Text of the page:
|Photo courtesy of Fox Searchlight Pictures|
After graduating from college, my life has definitely changed. Though I am still in classes via a post-baccalaureate program, my schedule is entirely different. I left the environment of a big, top university with all of my friends footsteps away to a commuter school with the majority of my friends no where in sight or in the state for that matter. I am 100% on board and excited for what my future holds: applying to dental schools soon and seeing where that takes me is thrilling and exactly what I want to do with my life. But this in between phase is a little bittersweet.
Aside from superfluous things I took for granted like just grabbing dinner somewhere, hosting semi-pretentious wine and cheese parties in my semi-shitty/semi-chic studio apartment, and going out with friends, I truly miss the company and in-person support at times. I now can only catch up with them via texting, Skyping, Facetiming or phoning. And that sucks. It sucks even more that that is more than likely just the reality of life- this is the future! There will rarely, if ever, be a time where all of my friends are in one place at one time. And that's both fantastic and heart-rending. On one hand, it's great to support one another with personal goals, whether that be working for a television network in Times Square or a job with a top company in Los Angeles or a one-year opportunity with Americorps on the East Coast. On the other hand, I wish I realized this time would come sooner than later and that I could have had the chance to truly cherish times with friends in the past more.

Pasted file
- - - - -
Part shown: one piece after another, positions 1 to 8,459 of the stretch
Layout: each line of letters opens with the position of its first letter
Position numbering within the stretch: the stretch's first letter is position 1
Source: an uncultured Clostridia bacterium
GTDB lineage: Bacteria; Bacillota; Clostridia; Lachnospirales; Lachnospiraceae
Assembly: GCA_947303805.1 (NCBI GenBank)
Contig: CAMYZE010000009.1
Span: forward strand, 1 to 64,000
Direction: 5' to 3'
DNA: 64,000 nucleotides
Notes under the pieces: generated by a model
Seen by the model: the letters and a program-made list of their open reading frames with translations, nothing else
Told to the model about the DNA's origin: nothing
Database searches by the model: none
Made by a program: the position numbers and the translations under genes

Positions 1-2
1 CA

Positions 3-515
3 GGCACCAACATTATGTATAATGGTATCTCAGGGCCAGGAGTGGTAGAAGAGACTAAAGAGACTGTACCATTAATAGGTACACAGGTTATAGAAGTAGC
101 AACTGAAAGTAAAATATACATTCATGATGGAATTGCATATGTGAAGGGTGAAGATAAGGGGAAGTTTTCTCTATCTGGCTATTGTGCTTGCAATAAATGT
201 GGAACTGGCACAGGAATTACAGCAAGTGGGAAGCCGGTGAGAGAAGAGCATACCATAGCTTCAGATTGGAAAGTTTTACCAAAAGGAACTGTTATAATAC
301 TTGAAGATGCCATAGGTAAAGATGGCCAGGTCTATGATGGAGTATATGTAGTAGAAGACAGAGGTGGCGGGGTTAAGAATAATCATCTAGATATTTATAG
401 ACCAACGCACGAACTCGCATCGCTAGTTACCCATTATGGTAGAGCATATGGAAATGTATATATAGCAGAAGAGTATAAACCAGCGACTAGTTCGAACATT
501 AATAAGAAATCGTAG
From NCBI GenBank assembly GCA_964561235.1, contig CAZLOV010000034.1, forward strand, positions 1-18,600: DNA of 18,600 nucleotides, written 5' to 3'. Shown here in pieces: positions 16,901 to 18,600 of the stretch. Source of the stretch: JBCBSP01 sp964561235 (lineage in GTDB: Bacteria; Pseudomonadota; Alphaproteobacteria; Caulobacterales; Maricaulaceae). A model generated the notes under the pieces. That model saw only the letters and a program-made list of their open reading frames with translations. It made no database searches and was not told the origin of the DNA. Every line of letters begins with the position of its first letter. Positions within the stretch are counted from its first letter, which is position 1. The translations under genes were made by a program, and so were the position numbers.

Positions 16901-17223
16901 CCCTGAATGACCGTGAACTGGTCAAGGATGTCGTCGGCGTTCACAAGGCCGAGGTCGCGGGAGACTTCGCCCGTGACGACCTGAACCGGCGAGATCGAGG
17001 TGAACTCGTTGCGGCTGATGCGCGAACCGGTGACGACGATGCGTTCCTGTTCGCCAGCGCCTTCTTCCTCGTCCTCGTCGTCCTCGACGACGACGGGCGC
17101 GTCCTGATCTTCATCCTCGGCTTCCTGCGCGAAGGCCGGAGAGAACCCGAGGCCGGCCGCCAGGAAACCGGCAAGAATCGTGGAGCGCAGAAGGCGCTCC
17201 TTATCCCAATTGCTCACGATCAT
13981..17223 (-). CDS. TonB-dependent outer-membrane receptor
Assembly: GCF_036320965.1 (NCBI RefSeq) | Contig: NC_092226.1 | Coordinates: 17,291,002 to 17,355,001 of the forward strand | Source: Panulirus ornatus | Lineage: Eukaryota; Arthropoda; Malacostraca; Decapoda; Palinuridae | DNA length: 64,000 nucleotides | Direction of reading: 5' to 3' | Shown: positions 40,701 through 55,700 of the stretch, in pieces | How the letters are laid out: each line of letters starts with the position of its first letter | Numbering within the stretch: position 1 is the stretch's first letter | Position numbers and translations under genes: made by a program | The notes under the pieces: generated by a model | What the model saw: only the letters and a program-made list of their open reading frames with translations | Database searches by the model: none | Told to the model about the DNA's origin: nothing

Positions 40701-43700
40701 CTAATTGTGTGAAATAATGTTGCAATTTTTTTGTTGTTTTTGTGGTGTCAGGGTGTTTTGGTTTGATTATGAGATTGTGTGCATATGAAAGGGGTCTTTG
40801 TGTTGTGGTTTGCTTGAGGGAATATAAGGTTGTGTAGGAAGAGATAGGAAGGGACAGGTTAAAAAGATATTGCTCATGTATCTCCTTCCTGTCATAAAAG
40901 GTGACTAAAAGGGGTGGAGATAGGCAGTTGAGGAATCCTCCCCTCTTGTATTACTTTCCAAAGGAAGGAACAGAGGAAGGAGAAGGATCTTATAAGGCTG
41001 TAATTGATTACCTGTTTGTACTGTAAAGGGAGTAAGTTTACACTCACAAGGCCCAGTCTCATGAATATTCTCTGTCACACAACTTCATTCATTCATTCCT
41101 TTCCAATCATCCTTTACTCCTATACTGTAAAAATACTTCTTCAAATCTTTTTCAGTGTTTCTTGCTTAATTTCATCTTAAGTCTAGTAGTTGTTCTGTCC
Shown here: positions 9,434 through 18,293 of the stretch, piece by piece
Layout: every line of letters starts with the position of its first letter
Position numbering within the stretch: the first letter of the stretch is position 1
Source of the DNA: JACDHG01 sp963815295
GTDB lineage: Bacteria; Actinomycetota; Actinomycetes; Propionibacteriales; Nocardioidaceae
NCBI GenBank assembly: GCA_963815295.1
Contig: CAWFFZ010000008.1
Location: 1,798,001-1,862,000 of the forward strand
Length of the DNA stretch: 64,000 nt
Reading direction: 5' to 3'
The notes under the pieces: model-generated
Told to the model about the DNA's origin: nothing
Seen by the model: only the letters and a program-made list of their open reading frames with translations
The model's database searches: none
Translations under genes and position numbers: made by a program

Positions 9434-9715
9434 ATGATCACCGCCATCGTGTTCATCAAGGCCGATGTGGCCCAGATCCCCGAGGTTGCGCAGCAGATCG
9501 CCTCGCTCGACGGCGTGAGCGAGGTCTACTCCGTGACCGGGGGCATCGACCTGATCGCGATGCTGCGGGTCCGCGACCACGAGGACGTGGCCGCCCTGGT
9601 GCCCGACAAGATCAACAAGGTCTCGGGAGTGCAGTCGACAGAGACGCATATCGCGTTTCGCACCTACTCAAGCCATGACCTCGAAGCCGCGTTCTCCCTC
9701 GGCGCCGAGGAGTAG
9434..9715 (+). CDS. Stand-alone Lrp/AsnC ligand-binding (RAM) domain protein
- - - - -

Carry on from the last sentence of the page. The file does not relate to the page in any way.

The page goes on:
|A semi-pretentious party hosted by yours truly|
I have to admit, a part of me is also envious. Why can't it be me who is apartment-shopping in southern California or moving to Seattle or Chicago? Why am I not spending more time abroad like I've always wanted to do? But the truth is sometimes life has to go at your own speed. I know that for me, the program I'm doing is best for my long-term goals and that it requires me to stay in my hometown for now.
One surprising bonus of being sort of forced to move back home for a year is that I think I am gaining an appreciation for my surroundings more than ever before. It's definitely easy to yearn for travel and starting a new life somewhere different, but being near my family has its perks and I'm lucky to have that option. Soon enough, I'll be able to experience the excitement and the unknown curve-balls life throws at me when it comes time to get my next degree. For now my time is to be spent here, where I grew up, where I didn't want to go to college but ended up loving it, and where I know I will always be able to call home, though sometimes begrudgingly.